Cost of the parts and install vary from vehicle to vehicle. Larger more aggressive cars (Mustang) will often cost more in the way of parts than say my Accord, but it still in the same ballpark. Dampers can run from $35 to over $250 (C/O, which often includes springs too). Springs can run from $200 a set (4) to almost $200 each! So the purpose you have in mind for your car or truck will ultimately determine what you are going to spend...well, that and your personal budget. Overall though, one should expect the average car to cost from $650 to about $900 for a good set-up. Of course these prices are also determined by where you decide to purchase from, there are VERY good deals to be had on the Internet, you just have to look.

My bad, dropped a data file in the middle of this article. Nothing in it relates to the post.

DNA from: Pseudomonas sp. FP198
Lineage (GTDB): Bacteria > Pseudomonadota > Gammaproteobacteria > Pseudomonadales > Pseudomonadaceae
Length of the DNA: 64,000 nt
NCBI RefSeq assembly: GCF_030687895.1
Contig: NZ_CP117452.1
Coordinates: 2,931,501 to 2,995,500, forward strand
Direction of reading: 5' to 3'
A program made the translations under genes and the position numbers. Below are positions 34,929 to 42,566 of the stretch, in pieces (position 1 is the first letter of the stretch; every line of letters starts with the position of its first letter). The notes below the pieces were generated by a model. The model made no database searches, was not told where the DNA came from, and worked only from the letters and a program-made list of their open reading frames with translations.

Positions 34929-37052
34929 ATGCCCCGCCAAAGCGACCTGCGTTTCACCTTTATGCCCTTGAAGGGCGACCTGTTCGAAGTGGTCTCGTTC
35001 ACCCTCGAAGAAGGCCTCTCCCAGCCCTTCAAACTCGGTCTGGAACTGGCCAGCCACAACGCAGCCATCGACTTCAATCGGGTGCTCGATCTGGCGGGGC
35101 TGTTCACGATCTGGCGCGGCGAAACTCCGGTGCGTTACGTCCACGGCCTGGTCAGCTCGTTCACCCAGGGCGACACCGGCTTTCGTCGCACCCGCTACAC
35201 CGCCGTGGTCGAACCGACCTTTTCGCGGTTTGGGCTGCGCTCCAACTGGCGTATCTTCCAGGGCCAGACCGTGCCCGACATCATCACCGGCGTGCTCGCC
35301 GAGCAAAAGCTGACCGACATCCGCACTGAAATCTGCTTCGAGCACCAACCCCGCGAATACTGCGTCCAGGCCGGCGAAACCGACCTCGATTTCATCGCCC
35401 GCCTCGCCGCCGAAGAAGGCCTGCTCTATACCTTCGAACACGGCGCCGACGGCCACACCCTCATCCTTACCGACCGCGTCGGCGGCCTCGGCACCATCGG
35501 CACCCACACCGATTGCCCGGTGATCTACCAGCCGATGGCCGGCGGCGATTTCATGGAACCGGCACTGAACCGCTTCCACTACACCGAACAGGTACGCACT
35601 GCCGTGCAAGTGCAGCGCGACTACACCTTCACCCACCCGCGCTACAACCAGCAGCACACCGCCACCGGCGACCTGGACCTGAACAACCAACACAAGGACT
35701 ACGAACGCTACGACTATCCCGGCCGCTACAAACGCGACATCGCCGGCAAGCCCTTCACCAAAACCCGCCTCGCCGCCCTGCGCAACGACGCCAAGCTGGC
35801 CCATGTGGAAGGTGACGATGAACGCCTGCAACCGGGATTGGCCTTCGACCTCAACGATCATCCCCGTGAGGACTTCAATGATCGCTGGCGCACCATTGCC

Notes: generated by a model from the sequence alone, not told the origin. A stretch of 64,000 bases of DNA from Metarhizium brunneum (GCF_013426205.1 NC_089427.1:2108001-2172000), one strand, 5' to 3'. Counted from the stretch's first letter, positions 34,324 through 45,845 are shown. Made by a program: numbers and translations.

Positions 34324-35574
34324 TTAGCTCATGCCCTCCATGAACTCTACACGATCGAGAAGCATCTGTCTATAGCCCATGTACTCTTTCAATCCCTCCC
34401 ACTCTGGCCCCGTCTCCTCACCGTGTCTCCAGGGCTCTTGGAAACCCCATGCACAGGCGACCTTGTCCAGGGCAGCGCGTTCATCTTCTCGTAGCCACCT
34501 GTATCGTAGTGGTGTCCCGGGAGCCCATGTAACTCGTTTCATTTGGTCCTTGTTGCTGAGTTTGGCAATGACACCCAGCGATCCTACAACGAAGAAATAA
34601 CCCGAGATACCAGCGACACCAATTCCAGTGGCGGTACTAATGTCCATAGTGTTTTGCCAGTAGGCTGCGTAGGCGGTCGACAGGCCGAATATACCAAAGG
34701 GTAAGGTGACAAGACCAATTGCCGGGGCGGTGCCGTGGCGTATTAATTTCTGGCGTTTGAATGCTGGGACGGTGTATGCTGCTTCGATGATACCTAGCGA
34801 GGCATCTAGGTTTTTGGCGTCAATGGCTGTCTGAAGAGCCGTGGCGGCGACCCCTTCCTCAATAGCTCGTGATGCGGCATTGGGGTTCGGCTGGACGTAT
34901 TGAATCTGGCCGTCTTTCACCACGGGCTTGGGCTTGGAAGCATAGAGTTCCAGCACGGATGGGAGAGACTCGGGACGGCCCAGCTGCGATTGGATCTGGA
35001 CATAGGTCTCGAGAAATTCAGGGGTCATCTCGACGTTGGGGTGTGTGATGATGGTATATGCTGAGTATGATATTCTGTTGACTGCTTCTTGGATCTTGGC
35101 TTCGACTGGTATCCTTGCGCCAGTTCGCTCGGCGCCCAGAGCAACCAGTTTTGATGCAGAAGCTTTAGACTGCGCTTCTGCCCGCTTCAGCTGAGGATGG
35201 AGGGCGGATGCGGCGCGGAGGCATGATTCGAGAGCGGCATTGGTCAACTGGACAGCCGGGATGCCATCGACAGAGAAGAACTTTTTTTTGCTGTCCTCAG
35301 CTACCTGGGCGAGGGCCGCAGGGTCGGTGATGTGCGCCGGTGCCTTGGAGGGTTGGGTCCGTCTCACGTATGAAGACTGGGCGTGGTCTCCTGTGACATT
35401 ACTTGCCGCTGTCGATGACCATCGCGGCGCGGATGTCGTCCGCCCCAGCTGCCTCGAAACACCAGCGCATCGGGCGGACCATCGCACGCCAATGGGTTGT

There are other costs to consider though. Dropping a car will give you good results if all the suspension geometry is correct, which, after a drop it usually won't be. If you drop your car ONLY 1", chances are you will not need any additional equipment, more than that and you will have to start worrying about alignment and camber issues. What are these things? Well, alignment is a given and though not always, it can be adversely affected by a drop, this is simple enough to fix, just be sure the folks you take it to know about dropped vehicles, the local dealership may do more damage than good, there are issues involved they may not know about, esp. if they've never been around customized cars and the steps that have to be taken to maintain them. Camber is simple enough to explain. When the tops of the wheels are closer than the bottom, i.e. the wheels are "leaning" inwards from the top, this is negative camber. If they are leaning out, it is positive. Depending on the application (vehicle) 0 degrees (straight up and down) is a good standard to aspire to. For some track applications negative camber is desirable, for Joe Blow 0 degrees is probably best, but again this varies from one application to another, there are a lot of variables here I am not going to address in this article